When Angela Trego read a feedback survey where a girl admitted she didn’t know she could do things in science, technology, engineering and math until she attended SheTech Explorer Day, she knew the event was doing what it was meant to.

“We want girls to come and do this and create a wow factor,” said Trego, assistant professor of technology management at Utah Valley University and part of the leadership for the Women Tech Council. “They come and do this and say, this is fun and I can do it.”

Around 1,200 high school girls from 121 schools across the state, including as far away as Monument Valley, registered for SheTech Explorer Day, held Friday at the UCCU Center. The event started with 300 girls three years ago, and has since maxed out the UCCU Center.

 The event gives the girls an opportunity to choose from more than 30 different workshops, including ones where they could build their own rockets, learn how to code or program a jetpack, included a challenge event and gave girls the opportunity to interact with successful women with STEM careers. In the TechZone,the girls could interact with different STEM organizations and do things like virtually paint, doodle with a 3-D pen or create smoke rings.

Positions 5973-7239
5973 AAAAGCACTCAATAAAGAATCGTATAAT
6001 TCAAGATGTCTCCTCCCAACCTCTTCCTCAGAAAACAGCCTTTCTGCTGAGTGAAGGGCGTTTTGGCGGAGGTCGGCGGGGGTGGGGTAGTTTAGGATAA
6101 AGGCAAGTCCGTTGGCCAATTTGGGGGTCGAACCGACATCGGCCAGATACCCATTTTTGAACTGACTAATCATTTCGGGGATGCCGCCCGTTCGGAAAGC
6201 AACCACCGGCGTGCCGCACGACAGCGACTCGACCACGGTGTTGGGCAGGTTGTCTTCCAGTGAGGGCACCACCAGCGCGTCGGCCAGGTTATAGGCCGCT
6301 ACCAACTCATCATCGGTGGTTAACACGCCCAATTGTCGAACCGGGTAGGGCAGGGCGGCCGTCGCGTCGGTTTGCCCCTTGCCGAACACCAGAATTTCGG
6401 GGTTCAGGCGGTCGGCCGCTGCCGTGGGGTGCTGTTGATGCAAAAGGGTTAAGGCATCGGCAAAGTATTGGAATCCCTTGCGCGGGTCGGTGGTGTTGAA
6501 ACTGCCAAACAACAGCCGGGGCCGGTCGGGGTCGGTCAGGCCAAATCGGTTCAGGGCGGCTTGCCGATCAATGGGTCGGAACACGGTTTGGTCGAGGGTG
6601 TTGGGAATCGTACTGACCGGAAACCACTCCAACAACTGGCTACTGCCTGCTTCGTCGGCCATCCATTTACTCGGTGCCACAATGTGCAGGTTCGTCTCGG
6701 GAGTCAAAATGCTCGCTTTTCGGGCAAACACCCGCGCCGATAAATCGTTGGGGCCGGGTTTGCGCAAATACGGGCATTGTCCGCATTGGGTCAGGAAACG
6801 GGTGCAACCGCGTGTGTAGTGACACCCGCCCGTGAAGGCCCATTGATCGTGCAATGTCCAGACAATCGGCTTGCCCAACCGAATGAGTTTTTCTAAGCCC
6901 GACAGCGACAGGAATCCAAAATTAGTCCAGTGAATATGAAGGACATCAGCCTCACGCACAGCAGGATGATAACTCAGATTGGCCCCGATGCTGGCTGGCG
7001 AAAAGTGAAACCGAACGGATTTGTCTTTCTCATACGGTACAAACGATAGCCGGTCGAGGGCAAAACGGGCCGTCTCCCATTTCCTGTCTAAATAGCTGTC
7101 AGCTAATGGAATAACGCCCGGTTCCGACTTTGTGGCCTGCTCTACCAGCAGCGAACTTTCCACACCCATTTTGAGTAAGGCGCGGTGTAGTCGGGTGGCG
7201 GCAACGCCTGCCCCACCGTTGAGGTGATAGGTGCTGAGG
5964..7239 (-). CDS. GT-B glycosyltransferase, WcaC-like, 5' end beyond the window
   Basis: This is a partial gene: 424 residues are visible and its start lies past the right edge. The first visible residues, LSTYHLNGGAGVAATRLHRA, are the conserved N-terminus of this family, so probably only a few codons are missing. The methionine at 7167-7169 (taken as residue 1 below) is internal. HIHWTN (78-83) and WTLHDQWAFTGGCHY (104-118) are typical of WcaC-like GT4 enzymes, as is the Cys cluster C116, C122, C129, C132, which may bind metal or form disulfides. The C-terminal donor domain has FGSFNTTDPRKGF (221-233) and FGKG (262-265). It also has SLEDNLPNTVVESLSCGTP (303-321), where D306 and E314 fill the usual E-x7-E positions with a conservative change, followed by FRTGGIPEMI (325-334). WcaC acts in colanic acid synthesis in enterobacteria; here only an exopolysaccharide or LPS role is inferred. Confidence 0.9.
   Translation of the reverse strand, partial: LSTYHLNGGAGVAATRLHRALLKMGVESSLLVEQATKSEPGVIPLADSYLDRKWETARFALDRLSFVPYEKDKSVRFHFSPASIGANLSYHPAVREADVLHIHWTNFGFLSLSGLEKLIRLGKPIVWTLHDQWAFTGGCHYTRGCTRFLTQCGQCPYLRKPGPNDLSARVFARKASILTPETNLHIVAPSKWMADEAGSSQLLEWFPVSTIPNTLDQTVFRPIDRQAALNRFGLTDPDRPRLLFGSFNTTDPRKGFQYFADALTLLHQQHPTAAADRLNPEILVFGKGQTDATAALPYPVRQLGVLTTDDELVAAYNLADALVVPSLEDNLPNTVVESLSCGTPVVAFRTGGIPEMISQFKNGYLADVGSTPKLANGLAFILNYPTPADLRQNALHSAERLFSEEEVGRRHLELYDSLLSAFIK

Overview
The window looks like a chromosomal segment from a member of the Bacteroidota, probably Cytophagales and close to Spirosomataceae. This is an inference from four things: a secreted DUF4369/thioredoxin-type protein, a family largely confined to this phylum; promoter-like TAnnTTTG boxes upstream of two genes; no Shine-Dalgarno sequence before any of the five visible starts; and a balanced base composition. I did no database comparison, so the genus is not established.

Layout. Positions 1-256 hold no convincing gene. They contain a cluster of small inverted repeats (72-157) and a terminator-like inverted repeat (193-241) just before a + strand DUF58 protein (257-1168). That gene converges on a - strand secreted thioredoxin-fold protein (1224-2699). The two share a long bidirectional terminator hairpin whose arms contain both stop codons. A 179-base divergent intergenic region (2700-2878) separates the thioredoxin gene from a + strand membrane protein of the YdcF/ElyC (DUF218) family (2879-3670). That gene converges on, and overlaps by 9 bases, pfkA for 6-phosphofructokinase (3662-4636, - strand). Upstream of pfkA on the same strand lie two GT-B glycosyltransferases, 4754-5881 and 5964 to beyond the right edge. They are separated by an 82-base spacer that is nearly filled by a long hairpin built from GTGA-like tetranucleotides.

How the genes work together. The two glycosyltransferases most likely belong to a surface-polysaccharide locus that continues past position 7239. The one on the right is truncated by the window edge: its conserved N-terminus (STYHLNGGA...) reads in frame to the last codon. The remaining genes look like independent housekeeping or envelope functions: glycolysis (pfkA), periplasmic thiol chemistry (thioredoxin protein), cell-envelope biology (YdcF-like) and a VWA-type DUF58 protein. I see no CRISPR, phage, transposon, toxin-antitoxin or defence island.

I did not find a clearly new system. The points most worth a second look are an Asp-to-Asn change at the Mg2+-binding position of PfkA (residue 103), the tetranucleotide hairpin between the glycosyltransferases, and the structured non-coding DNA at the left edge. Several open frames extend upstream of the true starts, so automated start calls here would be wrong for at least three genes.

“I feel like a lot of the time we’re seen as dumb in science and math, but I’m pretty successful in those areas, so it’s just kind of hard for people to put that label on me,” said Ashlinn Neff, a 17-year-old who attends Northridge High School in Layton. “It’s funny because in my math classes, most of the times the boys are the ones that are confused and the girls are the ones that do our homework and know what is going on.”

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By Braley Dodson, Daily Herald